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Dollar to make space for other currencies, eventually

By NJ Watson

The US dollar will remain the prime currency for commodity markets for the foreseeable future, but will eventually give way to other currencies, according to Algerian energy minister Chakib Khelil.

The dollar has taken a pounding following a story on 6 October in the UK's Independent newspaper claiming that Mideast Gulf Arab nations have held meetings with China, Russia, Japan and France about replacing the dollar as the prime currency for oil trading with a basket of currencies including the yen, yuan, euro, gold and a new, unified currency planned for nations in the six-member Gulf Cooperation Council.

Khelil echoed comments by Algerian finance minister Karim Djoudi that there is no need to replace the dollar as the currency used for oil trade. "I hope the dollar remains the currency for commodities and remains the reserve currency for a long time to come," said Khelil. However, he added that the dollar would slowly give way to other currencies. "That's going to take a long time and depend on the shift in economic and political power," he told journalists at the WGC yesterday.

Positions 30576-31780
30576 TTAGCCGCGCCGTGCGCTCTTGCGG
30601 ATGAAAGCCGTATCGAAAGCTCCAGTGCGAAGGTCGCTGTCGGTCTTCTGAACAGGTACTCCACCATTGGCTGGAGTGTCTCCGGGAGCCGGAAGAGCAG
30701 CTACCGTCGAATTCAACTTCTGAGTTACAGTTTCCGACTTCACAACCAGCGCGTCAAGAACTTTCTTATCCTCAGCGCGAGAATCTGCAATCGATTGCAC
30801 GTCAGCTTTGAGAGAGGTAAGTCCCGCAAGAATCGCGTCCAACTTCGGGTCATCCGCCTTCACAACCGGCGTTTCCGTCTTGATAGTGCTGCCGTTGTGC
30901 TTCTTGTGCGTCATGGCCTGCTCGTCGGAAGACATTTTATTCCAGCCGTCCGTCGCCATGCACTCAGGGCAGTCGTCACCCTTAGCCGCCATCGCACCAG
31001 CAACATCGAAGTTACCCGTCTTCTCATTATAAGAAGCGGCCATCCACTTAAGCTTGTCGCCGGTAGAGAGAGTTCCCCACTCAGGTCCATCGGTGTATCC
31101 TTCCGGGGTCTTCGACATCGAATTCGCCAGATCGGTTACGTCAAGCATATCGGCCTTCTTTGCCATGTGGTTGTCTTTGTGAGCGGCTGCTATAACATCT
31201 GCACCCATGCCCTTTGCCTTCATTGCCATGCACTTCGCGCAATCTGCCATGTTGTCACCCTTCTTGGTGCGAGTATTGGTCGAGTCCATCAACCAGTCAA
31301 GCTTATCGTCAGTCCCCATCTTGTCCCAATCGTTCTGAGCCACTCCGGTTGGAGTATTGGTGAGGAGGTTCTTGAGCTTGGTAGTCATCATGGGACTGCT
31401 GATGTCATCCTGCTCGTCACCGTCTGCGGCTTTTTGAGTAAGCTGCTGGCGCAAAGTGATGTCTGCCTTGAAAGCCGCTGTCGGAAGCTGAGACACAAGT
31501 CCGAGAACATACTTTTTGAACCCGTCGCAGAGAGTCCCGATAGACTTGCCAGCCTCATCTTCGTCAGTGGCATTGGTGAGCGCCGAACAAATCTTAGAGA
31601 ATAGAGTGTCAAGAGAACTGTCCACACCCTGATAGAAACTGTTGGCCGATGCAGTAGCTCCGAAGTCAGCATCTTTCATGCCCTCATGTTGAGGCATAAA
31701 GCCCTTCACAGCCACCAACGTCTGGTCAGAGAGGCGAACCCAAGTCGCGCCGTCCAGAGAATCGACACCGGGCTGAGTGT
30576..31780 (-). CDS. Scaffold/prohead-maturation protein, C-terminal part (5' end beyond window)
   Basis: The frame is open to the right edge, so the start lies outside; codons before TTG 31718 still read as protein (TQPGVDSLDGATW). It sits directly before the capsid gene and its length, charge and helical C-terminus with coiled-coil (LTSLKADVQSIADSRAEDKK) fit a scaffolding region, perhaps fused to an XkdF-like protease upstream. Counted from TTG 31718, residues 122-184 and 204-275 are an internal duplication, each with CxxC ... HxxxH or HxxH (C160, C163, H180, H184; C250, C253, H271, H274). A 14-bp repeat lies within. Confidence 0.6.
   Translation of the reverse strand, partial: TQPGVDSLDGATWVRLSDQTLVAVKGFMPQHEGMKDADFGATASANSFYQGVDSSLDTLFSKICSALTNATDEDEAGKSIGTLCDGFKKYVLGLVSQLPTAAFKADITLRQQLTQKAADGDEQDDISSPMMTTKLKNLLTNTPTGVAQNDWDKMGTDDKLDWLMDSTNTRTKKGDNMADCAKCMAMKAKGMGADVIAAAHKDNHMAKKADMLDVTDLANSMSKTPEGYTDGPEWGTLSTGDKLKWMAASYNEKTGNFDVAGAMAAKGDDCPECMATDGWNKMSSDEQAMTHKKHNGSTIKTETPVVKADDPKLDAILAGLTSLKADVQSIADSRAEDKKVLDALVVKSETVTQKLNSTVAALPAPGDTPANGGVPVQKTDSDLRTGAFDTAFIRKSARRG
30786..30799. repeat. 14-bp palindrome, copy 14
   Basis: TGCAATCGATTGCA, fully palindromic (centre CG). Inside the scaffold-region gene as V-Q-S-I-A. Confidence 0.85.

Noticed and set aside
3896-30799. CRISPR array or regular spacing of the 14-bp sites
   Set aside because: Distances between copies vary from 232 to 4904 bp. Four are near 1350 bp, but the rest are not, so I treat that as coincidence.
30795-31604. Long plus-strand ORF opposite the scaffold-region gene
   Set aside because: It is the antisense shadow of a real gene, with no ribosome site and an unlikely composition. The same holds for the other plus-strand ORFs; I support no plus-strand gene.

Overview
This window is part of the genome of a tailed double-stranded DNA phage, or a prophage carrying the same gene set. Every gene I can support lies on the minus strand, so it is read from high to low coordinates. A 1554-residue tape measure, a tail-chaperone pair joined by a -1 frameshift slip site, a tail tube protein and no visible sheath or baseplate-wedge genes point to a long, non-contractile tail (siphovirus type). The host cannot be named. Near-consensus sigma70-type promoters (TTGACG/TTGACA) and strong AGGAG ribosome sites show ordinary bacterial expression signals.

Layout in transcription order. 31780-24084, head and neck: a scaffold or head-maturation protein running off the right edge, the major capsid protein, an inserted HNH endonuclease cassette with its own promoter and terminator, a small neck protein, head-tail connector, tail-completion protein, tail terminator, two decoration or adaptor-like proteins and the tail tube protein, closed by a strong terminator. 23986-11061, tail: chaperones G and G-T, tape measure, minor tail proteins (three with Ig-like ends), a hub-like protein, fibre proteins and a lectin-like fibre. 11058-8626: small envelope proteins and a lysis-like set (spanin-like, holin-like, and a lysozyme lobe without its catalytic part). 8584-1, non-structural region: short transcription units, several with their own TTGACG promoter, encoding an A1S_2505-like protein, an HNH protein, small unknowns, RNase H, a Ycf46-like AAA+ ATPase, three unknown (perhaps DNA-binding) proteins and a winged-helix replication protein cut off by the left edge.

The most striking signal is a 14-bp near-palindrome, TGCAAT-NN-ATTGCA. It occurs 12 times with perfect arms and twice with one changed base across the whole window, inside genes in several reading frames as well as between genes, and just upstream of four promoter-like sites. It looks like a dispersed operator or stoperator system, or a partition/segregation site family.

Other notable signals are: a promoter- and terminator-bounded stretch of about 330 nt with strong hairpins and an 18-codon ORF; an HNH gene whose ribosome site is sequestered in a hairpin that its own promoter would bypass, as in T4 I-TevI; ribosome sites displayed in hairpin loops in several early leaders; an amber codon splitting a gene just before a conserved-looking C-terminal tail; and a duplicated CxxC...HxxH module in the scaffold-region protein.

Khelil also said he hoped that the bidding in Algeria's next licensing round would open in December; so far, 70 companies have registered an interest and over 40 have visited the data room. In the last licensing round, in December 2008, four foreign energy companies signed deals to explore for oil and gas, but permits for 11 areas attracted no bids. At the time, Khelil blamed the economic crisis for the lack of interest, but the round was the first to be held under a 2006 law that gives the state-owned Sonatrach a minimum 51% share in every exploration contract.

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